For a fuller understanding of the nature and objects of the invention, reference should be made to the following detailed description, taken in connection with the accompanying drawings, in which:
Referring now to
Silicon carbide substrate 6 is introduced into tube 9 through loading port 7. Furnace 8 encircles tube 9 so that the temperature within tube 9 may be controlled. Pump 10 is in fluid communication with tube 9 so that the pressure within tube 9 may be controlled. An oxidizing gas 1 is passed through an afterglow source such as a microwave cavity 2 so that gas 1 achieves an excited state of energy 3 or plasma phase that upon its exit from said cavity is in a neutral state. Afterglow species 5 then contacts substrate 6 within tube 9 which functions as an afterglow vessel. Furnace 8 maintains tube 9 and hence substrate 6 at a temperature between 600° C. to 1,200° C. and pump 10 maintains said tube at a pressure less than 50 torr.
More particularly, silicon carbide substrate 6 is supported within fused silica tube 9, or any appropriate vessel such that ions, electrons, and photons are excluded from the thermal region where the substrates are held. Silicon carbide substrate 6 or wafer may be oxidized while mounted on a holder that supports substrate 6. Substrate 6, which is preferably silicon carbide, is placed in tube 9 through load port 7 as aforesaid. Furnace 8 surrounds afterglow vessel 9. A microwave glow discharge acts as a source of chemical species 5 which flows within said afterglow vessel 9. The reference numeral 4 denotes a port of entry for a secondary gas that is added, upstream of substrate 6, to the flow of excited gas or plasma to modify the afterglow species chemistry for example to enhance the production of ground state oxygen.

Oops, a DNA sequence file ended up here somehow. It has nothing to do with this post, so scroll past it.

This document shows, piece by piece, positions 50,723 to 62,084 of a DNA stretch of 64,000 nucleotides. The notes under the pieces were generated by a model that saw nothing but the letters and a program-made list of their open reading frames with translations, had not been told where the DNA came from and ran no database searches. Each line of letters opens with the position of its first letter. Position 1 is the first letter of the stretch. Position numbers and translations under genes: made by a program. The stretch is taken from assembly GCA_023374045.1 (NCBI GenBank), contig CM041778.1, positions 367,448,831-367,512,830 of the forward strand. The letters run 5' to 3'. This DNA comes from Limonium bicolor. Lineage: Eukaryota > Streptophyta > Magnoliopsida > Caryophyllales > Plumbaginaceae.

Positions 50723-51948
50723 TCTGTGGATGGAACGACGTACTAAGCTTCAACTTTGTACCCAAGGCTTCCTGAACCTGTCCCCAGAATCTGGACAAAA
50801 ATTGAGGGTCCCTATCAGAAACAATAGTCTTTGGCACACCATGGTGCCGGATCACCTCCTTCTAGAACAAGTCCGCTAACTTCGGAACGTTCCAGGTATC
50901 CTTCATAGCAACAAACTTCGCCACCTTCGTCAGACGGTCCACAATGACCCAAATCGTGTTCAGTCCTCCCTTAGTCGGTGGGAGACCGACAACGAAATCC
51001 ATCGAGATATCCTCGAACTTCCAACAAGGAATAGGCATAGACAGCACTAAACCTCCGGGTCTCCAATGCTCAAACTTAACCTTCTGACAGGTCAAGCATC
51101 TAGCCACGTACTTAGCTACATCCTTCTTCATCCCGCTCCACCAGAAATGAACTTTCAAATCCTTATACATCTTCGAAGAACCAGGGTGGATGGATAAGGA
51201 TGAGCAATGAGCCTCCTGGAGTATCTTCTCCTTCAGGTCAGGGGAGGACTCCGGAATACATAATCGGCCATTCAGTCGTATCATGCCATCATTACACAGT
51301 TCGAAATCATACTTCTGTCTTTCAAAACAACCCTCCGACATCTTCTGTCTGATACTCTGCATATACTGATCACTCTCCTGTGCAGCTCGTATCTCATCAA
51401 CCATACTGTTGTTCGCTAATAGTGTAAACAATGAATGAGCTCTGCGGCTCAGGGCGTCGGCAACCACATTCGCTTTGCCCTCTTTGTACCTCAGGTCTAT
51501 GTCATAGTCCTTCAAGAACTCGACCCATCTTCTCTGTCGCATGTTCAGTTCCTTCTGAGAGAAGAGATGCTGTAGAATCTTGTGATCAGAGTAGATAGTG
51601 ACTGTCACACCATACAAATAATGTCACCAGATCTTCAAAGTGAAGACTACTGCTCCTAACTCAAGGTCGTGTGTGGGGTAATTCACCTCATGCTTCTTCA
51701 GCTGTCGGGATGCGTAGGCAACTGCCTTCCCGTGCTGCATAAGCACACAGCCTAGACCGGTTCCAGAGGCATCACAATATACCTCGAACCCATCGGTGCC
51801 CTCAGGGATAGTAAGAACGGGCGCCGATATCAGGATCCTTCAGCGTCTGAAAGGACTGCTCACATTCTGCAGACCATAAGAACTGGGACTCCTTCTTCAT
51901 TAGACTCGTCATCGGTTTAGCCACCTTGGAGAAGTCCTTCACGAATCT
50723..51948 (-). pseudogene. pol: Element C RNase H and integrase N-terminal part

In this process where the gas species which are to be passed through the afterglow thermal reactor include, but are not limited to, O2 (molecular oxygen), O (atomic oxygen), excited molecular O2 (singlet delta g state), and nitrogen oxides. The gas species in this application are oxidizers for the silicon carbide. The afterglow source which promotes the oxidizing gas to an excited state may be a microwave cavity such as the one depicted in
For oxide formation an afterglow, or remote plasma, processing system is employed to facilitate the oxidation of SiC substrates. In the afterglow system, the energy to produce reactive oxidants is provided by the electrons in a low plasma potential microwave discharge. The oxidants then travel to the hot zone of a vacuum furnace where they react with the silicon carbide crystals.
As shown in
The present method has also demonstrated the growth of oxide films on various polytype and doping types of SiC and on p-type (100) oriented silicon from 20 Å to near 300 Å thick, grown in an oxidant flux generated by a remote plasma or afterglow source, at temperatures ranging from 400° C. to 800° C., times from 30 to 120 minutes, and total system pressure near 1 Torr.
The thermal oxidation of SiC in an afterglow, or remote plasma, processing system opens new pathways to address oxide growth rate and quality issues. In afterglow chemical processing, the generation of reactants is accomplished by exciting precursor gases in a clean microwave discharge. Charged species and light generated in this source are confined to the plasma source region while a high mass flux of reactants flow to the furnace region of the apparatus where they may react with the substrates at a prescribed temperature as shown in